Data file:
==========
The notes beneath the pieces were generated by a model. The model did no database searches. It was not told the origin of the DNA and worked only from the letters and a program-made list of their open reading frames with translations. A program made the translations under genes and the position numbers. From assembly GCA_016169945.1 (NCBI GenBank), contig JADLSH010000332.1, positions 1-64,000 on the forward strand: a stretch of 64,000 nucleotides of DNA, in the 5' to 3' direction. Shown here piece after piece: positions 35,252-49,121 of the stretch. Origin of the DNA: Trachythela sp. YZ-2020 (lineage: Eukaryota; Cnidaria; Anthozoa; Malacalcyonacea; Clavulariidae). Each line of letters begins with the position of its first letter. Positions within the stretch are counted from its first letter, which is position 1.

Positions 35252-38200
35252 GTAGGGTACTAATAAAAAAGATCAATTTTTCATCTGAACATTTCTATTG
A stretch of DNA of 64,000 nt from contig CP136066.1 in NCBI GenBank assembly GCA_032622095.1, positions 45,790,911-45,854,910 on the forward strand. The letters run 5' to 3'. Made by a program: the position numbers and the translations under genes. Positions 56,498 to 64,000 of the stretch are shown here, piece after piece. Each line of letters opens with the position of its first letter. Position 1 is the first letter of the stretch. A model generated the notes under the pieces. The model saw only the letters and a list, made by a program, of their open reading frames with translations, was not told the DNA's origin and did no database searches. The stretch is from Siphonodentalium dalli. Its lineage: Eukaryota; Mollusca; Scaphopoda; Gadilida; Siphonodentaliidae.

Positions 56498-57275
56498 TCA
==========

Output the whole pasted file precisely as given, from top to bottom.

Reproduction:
The notes beneath the pieces were generated by a model. The model did no database searches. It was not told the origin of the DNA and worked only from the letters and a program-made list of their open reading frames with translations. A program made the translations under genes and the position numbers. From assembly GCA_016169945.1 (NCBI GenBank), contig JADLSH010000332.1, positions 1-64,000 on the forward strand: a stretch of 64,000 nucleotides of DNA, in the 5' to 3' direction. Shown here piece after piece: positions 35,252-49,121 of the stretch. Origin of the DNA: Trachythela sp. YZ-2020 (lineage: Eukaryota; Cnidaria; Anthozoa; Malacalcyonacea; Clavulariidae). Each line of letters begins with the position of its first letter. Positions within the stretch are counted from its first letter, which is position 1.

Positions 35252-38200
35252 GTAGGGTACTAATAAAAAAGATCAATTTTTCATCTGAACATTTCTATTG
A stretch of DNA of 64,000 nt from contig CP136066.1 in NCBI GenBank assembly GCA_032622095.1, positions 45,790,911-45,854,910 on the forward strand. The letters run 5' to 3'. Made by a program: the position numbers and the translations under genes. Positions 56,498 to 64,000 of the stretch are shown here, piece after piece. Each line of letters opens with the position of its first letter. Position 1 is the first letter of the stretch. A model generated the notes under the pieces. The model saw only the letters and a list, made by a program, of their open reading frames with translations, was not told the DNA's origin and did no database searches. The stretch is from Siphonodentalium dalli. Its lineage: Eukaryota; Mollusca; Scaphopoda; Gadilida; Siphonodentaliidae.

Positions 56498-57275
56498 TCA